PARIS — Designer sportswear firm Plein Sud is the latest company to succumb to a tough operating climate for independent fashion houses.
The commercial court here appointed an administrator to sell assets of the French brand’s holding company, Amor SA. Taoufik El Amrani, Amor SA’s general manager, said that it would lay off 275 people and that the future of Plein Sud’s nine boutiques was uncertain, including locations in New York, London, Paris, Taiwan and Madrid, most of which are franchised.
El Amrani said discussions were under way with an unidentified “Italian industrialist” to acquire the Plein Sud brand, which Amor SA has operated through license. It would take a transaction within the next few weeks to assure production of Plein Sud’s spring-summer 2005 collection, he said.
Plein Sud was in expansion mode as recently as 2002, opening a 2,500-square-foot boutique on Avenue Montaigne, Paris’s ritziest retail strip. The brand, prized for its buttery leathers and sexy jersey, also enjoyed a celebrity following, with fans such as Madonna and Jade Jagger.
Still, “over the last few years we’ve suffered dramatically,” said El Amrani, blaming the post-Sept. 11 economy, the war in Iraq and the escalating value of the euro.
Plein Sud is the most recent fashion firm here to hit hard times. Money-losing Jean Paul Gaultier is restructuring in a bid to save its couture operations. Martine Sitbon, Balmain and Georges Rech are all in the French equivalent of Chapter 11 bankruptcy protection. Sitbon faces a deadline of the end of this month to find a solution.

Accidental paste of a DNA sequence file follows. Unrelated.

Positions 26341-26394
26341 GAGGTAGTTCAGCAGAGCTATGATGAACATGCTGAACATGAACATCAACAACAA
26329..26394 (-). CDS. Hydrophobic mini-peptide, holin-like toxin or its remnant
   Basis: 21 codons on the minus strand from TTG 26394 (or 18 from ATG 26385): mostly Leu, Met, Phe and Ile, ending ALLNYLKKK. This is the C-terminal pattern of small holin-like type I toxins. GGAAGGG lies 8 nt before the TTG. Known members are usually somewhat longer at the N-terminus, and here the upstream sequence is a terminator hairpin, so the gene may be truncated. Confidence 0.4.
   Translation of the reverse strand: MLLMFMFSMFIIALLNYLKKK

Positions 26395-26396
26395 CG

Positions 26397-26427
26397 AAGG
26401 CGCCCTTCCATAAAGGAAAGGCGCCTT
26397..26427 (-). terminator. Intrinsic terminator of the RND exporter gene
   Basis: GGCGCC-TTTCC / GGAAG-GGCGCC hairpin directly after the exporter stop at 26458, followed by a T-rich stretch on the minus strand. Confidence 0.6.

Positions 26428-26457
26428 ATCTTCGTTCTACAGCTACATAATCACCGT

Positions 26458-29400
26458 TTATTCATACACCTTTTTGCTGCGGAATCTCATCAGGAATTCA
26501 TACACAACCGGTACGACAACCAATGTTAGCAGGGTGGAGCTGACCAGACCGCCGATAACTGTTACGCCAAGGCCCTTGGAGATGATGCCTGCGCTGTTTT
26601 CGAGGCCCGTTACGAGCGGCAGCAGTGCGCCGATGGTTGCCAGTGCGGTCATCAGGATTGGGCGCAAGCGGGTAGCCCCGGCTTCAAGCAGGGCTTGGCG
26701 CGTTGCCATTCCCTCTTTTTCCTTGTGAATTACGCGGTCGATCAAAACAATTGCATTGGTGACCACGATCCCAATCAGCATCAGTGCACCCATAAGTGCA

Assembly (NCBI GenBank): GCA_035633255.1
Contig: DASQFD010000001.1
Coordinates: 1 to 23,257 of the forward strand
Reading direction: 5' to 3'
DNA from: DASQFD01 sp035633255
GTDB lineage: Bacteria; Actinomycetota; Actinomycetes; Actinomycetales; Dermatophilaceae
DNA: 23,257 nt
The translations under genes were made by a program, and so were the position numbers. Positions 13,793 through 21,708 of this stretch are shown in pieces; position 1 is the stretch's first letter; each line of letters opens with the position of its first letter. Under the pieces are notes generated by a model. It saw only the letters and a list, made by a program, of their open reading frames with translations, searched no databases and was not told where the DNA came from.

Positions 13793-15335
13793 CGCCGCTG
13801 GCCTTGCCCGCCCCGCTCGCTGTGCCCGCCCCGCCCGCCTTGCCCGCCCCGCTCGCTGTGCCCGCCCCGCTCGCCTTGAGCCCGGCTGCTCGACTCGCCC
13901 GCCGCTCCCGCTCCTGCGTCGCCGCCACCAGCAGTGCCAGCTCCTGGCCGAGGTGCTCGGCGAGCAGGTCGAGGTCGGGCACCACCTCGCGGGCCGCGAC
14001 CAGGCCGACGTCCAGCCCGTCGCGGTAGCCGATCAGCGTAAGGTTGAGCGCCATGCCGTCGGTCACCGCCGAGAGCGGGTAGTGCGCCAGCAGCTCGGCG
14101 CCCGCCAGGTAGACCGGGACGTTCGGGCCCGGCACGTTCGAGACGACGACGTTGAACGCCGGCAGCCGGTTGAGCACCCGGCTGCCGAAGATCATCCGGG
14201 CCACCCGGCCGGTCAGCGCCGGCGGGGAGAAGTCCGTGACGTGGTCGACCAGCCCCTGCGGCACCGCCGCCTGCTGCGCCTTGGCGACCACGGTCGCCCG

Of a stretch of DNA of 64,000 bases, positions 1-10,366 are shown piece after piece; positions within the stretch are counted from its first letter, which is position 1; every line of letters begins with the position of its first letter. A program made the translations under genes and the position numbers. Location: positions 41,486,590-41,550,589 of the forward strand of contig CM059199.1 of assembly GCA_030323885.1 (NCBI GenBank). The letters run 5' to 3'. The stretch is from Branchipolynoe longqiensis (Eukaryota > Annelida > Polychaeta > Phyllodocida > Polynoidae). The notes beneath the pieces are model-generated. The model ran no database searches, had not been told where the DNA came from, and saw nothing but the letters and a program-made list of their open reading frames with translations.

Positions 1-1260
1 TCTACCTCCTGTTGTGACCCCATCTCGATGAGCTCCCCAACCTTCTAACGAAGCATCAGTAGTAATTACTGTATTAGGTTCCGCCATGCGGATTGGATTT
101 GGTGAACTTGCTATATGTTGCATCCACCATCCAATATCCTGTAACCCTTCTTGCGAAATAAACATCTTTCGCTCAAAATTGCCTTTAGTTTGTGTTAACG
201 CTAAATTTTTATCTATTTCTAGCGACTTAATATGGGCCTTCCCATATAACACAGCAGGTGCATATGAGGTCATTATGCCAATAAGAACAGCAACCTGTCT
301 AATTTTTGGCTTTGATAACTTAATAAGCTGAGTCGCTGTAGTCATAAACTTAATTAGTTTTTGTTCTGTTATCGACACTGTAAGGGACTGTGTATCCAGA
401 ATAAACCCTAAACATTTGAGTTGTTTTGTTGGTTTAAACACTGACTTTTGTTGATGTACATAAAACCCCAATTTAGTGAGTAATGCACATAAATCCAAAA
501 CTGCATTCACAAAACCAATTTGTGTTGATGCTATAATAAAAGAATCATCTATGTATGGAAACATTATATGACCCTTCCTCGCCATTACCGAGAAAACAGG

Plein Sud, founded by designer Faycal Amor in 1986, reported that sales for the 12 months ended Sept. 30 fell 25 percent to $35.1 million, or 27 million euros, from $48.1 million, or 37 million euros, a year earlier. Figures were converted at current exchange rates.
Earlier this year one of Plein Sud’s largest franchise operators, French retailer Alain Adjadj, applied for court protection from his creditors.
El Amrani said Amor SA’s debt is $13 million, or 10 million euros. The factory in France that Amor SA owned and which produced Plein Sud’s collections is being closed, he said.
The company’s financial struggles began in 1996, when it was granted protection from creditors for debt of $13 million, or 10 million euros. In 1997, the commercial court here ordered Amor SA to pay $1.3 million a year to creditors for 11 years.
“The recent downturn made it impossible to keep that obligation,” El Amrani said.
— Robert Murphy